Wharton MBAs on Entering 2009's Bleak Job Market
May 17, 2009: Graduation day for the Wharton School of the University of Pennsylvania
Desai had a Wall Street job offer in the bag at the time Lehman Brothers collapsed. Unfortunately, the offer was from Lehman. “They just bailed out Bear. Why would they let Lehman fall? It didn’t make any sense,” she recalls thinking. “Most of the class was not just worried about banking jobs. It was more ‘If this can happen, what’s next?’ We just held our breath.” After Barclays bought out the failed bank’s U.S. business, it agreed to honor Lehman’s offers to Wharton students. Desai turned hers down and landed at a boutique investment bank specializing in tech. Four years later she left for Google.
Novotny accepted the first offer he got—from SAC Capital Advisors. He didn’t think he’d find anything better. “None of my friends had jobs,” he says of his classmates. “People were coming out empty-handed.” Within three months, he left finance for a series of startups. He’s now at jackthreads.com, a men’s fashion site. He has no intention of returning to finance, which he says is fun only when the markets are hot: “When the tide goes out, you see it for what it really is.”
Unlike many of her Wharton classmates, Euston wanted a career in media and technology. After graduation, she did a two-year stint at Boston Consulting Group. “I knew I didn’t want to retire as a partner,” she says. “Mobile was the space I wanted to be in.” A friend introduced her to a contact at Flurry, a San Francisco-based mobile analytics company, where she’s now a vice president. “The route to doing what I wanted to do was not as direct,” she says. “But I got there eventually.”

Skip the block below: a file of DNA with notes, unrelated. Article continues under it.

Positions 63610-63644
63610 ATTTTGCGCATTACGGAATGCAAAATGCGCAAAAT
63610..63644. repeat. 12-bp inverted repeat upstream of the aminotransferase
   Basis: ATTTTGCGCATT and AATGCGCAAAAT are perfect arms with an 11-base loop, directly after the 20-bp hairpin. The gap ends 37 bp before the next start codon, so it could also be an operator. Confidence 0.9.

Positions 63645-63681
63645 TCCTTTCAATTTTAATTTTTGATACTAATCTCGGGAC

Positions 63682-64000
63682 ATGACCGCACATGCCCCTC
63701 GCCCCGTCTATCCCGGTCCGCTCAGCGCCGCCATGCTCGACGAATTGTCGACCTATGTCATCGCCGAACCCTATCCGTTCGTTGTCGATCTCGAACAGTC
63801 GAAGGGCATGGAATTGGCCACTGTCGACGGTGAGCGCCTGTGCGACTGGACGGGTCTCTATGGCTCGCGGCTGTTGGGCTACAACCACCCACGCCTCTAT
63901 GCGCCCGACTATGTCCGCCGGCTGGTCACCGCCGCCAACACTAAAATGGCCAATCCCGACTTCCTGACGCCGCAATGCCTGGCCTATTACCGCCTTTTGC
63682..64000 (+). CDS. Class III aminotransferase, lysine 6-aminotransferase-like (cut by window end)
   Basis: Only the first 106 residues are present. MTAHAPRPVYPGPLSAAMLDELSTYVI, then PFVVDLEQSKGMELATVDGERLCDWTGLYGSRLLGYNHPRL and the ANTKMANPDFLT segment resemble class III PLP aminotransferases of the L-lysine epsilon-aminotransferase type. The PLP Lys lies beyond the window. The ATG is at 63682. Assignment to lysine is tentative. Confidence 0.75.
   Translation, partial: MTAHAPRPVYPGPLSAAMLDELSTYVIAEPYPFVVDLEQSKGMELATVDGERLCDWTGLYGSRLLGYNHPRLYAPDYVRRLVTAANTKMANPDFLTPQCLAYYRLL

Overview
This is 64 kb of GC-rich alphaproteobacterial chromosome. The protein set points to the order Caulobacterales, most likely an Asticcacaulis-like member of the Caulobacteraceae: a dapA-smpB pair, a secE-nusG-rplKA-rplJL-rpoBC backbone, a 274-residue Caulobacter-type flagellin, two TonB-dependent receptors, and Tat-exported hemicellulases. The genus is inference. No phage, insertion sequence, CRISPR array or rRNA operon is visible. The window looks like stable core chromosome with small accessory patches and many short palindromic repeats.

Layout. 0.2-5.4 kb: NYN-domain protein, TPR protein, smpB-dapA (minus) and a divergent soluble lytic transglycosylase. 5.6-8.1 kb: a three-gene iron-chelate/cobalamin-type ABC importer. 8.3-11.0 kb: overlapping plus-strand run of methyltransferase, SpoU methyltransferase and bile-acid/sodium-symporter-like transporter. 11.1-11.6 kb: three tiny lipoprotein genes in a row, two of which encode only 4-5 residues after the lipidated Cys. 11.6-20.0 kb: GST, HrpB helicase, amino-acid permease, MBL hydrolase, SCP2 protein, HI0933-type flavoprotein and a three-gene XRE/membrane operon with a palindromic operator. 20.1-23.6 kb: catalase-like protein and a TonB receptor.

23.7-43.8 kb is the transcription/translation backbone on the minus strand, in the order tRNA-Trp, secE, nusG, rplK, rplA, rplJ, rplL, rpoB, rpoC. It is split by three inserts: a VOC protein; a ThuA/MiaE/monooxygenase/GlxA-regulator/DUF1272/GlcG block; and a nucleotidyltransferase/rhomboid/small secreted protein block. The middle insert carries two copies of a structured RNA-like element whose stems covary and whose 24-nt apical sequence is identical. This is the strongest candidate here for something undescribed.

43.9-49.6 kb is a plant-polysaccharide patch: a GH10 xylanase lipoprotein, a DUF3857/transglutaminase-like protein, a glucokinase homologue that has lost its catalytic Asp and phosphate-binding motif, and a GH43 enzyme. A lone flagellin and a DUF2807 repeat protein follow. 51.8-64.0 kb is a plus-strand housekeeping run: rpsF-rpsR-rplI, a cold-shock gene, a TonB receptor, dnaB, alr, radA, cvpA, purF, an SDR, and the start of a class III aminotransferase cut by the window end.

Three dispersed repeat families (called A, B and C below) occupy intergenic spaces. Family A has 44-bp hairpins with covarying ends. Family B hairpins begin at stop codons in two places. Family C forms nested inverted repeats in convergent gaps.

After seven years in the U.S. Marines, Karafa was lucky: Merrill Lynch covered her first-year tuition at Wharton, and in fall 2008 she accepted the company’s job offer. Then, eight months before graduation, Merrill was bought by Bank of America. “Everybody was freaking out,” she says of her classmates. “It was rats off a sinking ship.” Merrill’s new owners followed through on the job offer; she took a voluntary layoff in May 2012. After a stint at Social Finance, an educational lender, she’s now at McChrystal Group, an Alexandria (Va.)-based consulting firm. “If all those things hadn’t happened, I wouldn’t be here,” she says. “I’m in a pretty good place.”
Cochran’s dream job was working for a big private equity firm. A hedge fund in the U.K. offered her a job. She said no—with so many financial industry layoffs, moving to London seemed risky. She landed at Imprint Capital, a small U.S. firm that makes socially conscious investments. “If we all went into private equity, it would have ended with us making a fair amount of money, and we’d all be miserable,” she says of her classmates.
Accenture made Fleming an offer in supply-chain management. He wanted something more glamorous but took the job anyway. He and his wife, Wharton classmate Mary-Katherine Brooks, now live with their two children in Denver. Monthly payments on their student loans are $2,500, or more than a third of Fleming’s income.